The decision to keep marijuana in the same class of drugs as heroin and peyote comes amid growing national support for the legalization of pot. More than half the states have legalized the drug for either medicinal or recreational use.

The DEA said it plans to make it easier for researchers to study possible medical benefits by expanding the number of entities that can legally grow marijuana for research purposes.

Currently only researchers at the University of Mississippi are allowed to grow pot, as part of a contract with the National Institute on Drug Abuse.

Allowing for further research is the latest step forward in the federal government’s evolving position on the drug, although legalization advocates claim it doesn’t go far enough.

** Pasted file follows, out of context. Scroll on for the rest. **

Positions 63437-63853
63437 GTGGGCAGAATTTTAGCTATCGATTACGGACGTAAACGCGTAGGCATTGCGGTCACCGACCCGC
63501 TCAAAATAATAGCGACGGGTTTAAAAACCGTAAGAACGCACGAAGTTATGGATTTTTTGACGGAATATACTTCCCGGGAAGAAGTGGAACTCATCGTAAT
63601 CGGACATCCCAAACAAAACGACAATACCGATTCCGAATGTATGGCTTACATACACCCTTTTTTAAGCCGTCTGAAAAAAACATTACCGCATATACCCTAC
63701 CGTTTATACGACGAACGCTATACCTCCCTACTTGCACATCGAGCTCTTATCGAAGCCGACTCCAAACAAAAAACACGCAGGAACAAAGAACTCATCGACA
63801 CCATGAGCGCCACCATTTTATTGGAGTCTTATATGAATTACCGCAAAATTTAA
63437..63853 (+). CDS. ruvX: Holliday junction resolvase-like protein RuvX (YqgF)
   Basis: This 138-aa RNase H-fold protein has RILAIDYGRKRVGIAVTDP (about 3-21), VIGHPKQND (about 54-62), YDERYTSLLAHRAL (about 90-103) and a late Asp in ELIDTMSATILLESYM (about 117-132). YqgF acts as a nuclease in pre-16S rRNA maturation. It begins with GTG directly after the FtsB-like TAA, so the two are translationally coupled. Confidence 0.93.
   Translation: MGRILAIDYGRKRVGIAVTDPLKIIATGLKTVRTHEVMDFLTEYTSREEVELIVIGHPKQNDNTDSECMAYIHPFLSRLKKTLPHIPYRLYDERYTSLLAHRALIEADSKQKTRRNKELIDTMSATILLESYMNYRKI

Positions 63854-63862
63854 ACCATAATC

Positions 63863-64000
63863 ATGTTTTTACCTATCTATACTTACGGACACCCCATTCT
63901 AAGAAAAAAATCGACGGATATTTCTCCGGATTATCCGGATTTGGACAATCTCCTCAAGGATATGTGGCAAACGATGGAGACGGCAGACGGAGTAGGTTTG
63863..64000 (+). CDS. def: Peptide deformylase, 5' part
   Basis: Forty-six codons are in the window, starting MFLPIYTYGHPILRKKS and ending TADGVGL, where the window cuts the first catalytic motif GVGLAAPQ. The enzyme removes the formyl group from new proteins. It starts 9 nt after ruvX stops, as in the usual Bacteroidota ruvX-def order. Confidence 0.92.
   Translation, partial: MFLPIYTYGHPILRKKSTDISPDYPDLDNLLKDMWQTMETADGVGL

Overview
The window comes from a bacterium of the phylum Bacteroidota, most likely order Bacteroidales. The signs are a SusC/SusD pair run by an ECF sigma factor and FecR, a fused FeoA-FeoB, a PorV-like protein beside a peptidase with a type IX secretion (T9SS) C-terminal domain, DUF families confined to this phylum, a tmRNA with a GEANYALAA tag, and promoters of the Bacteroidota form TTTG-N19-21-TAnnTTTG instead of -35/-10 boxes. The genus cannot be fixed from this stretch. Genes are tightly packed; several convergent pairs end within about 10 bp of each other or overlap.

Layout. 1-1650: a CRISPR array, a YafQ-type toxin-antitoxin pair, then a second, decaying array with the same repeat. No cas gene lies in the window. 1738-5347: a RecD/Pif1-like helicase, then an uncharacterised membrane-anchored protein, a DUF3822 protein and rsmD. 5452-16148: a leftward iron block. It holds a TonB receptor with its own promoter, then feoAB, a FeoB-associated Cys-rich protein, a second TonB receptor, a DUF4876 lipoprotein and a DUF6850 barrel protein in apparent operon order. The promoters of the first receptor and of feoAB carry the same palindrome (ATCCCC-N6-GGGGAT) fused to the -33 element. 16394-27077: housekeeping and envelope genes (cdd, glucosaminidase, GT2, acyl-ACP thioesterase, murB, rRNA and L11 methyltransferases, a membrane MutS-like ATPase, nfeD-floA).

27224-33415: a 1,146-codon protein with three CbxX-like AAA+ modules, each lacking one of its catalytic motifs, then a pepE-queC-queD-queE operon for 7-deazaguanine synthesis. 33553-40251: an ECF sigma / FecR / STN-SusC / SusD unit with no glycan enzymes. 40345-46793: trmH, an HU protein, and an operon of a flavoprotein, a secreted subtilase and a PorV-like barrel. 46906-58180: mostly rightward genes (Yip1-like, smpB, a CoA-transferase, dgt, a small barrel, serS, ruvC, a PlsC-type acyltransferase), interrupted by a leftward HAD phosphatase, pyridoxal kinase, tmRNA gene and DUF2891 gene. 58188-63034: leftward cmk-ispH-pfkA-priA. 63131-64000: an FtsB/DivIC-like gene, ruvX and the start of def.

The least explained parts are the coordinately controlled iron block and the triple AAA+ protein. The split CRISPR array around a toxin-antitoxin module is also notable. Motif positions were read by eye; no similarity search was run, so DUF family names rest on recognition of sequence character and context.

The DEA’s latest review was prompted by requests from the former governors of Rhode Island and Washington. They requested that marijuana be considered a Schedule II drug, along with cocaine, morphine and opium.

The decision was announced in a lengthy notice in the Federal Register.

Federal appeals court puts hold on voter ID ruling

The 7th U.S. Circuit Court of Appeals put on hold the ruling by a federal judge in Milwaukee saying voters who have trouble obtaining the photo ID required by state law could still cast ballots by signing affidavits affirming their identity.

The panel of three appeals court judges based in Chicago said U.S. District Judge Lynn Adelman’s decision was likely to be reversed on appeal. The judges added that the “disruption of the state’s electoral system in the interim will cause irreparable injury.”